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A knotted cord was a primitive surveyor's tool for measuring distances. It is a length of cord with knots at regular intervals. They were eventually replaced by surveyor's chains, which being made of metal were less prone to stretching and thus were more accurate and consistent.
Knotted cords were used by many ancient cultures. The Greek schoenus is referred to as a rope used to measure land. Ropes generally became cables and chains with Pythagoras making the Greek agros a chain of 10 stadia equal to a nautical mile c 540 BC. The Romans used a waxed cord for measuring distances.
A knotted cord 12 lengths long (the units do not matter) closed into a loop can be used to lay out a right angle by forming the loop of cord into a 3–4–5 triangle. This could be used for laying out the corner of a field or a building foundation, for instance.
Knotted cords were used by rope stretchers, royal surveyors who measured out the sides of fields (Egyptian 3ht). The knotted cords (Egyptian ht) were 100 royal cubits in length, with a knot every hayt or 10 royal cubits. The rope stretchers stretched the rope in order to take the sag out it, as well as to keep the measures uniform.
Since land in ancient Egypt was measured using several different units, there would have been knotted cords with the knots spaced in each unit. Among these were the mh t3 or land cubits, remen royal cubits, rods or ha3t, generally the lengths in multiples of 100 units. The longest measured length listed in the Rhind Mathematical Papyrus is a circumference of about a Roman mile with a diameter of 9 khet.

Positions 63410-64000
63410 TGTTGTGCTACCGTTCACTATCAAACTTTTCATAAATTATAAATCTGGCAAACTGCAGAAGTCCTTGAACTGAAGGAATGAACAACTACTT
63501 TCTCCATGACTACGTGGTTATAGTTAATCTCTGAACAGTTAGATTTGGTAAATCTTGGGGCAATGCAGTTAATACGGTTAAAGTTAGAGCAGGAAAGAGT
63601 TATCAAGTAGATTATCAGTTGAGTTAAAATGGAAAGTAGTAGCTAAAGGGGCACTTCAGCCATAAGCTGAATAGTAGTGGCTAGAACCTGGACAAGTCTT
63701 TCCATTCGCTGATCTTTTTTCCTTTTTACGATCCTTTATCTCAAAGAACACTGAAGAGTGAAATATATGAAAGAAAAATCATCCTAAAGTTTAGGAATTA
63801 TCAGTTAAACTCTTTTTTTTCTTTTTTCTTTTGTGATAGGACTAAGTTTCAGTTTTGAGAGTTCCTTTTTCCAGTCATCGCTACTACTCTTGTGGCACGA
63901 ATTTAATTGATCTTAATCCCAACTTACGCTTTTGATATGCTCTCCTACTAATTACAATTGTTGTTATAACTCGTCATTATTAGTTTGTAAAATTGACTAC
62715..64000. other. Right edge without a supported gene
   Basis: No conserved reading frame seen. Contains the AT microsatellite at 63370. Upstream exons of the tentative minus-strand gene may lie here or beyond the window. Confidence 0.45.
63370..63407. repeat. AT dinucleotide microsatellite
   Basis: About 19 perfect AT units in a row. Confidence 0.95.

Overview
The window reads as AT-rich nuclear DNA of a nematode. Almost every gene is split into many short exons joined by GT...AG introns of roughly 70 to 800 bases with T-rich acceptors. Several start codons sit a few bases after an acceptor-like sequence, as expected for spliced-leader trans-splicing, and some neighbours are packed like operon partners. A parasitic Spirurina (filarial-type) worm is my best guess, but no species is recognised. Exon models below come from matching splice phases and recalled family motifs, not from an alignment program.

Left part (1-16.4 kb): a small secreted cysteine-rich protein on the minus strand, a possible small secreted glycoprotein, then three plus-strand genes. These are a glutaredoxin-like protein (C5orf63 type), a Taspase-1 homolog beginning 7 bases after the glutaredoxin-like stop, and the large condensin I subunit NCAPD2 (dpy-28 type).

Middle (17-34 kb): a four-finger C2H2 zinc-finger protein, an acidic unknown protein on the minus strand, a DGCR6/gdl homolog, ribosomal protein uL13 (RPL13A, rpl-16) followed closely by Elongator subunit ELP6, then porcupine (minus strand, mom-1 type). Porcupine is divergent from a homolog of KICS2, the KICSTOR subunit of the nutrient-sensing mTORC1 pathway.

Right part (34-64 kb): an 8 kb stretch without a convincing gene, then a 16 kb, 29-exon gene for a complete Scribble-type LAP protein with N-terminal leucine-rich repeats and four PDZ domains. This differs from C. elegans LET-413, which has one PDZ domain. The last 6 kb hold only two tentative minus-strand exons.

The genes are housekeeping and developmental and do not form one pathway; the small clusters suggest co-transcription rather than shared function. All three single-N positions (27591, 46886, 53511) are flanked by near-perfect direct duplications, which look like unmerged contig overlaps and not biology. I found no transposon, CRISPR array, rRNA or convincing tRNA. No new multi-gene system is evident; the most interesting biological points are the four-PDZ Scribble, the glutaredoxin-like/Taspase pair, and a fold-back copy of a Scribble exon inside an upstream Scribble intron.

Despite many popular claims, there is no reliable evidence that the 3-4-5 triangle, and by implication the Pythagoras' theorem, was used in Ancient Egypt to lay out right angles, such as for the pyramids. The historian Moritz Cantor first made the conjecture in 1882. Right angles were certainly laid out accurately in Ancient Egypt; their surveyors did use knotted cords for measurement; Plutarch recorded in Isis and Osiris (around 100 AD) that the Egyptians admired the 3-4-5 triangle; and the Berlin Papyrus 6619 from the Middle Kingdom (before 1700 BC) made statements that suggest knowledge of Pythagoras' theorem. However, no Egyptian text before 300 BC actually mentions the use of the theorem to find the length of a triangle's sides, and the historian of mathematics Roger Cooke notes that there are simpler ways to construct a right angle. He guesses that the Ancient Egyptians probably did know the Pythagorean theorem, but concludes that "there is no evidence that they used it to construct right angles".
- Mastin, Luke (2010). "Egyptian Mathematics". The Story of Mathematics. Retrieved 25 June 2016.
- Cooke, Roger L. (2011). The History of Mathematics: A Brief Course (2nd ed.). John Wiley & Sons. pp. 237–238. ISBN 978-1-118-03024-0.
- Gillings, Richard J. (1982). Mathematics in the Time of the Pharaohs. Dover. p. 161.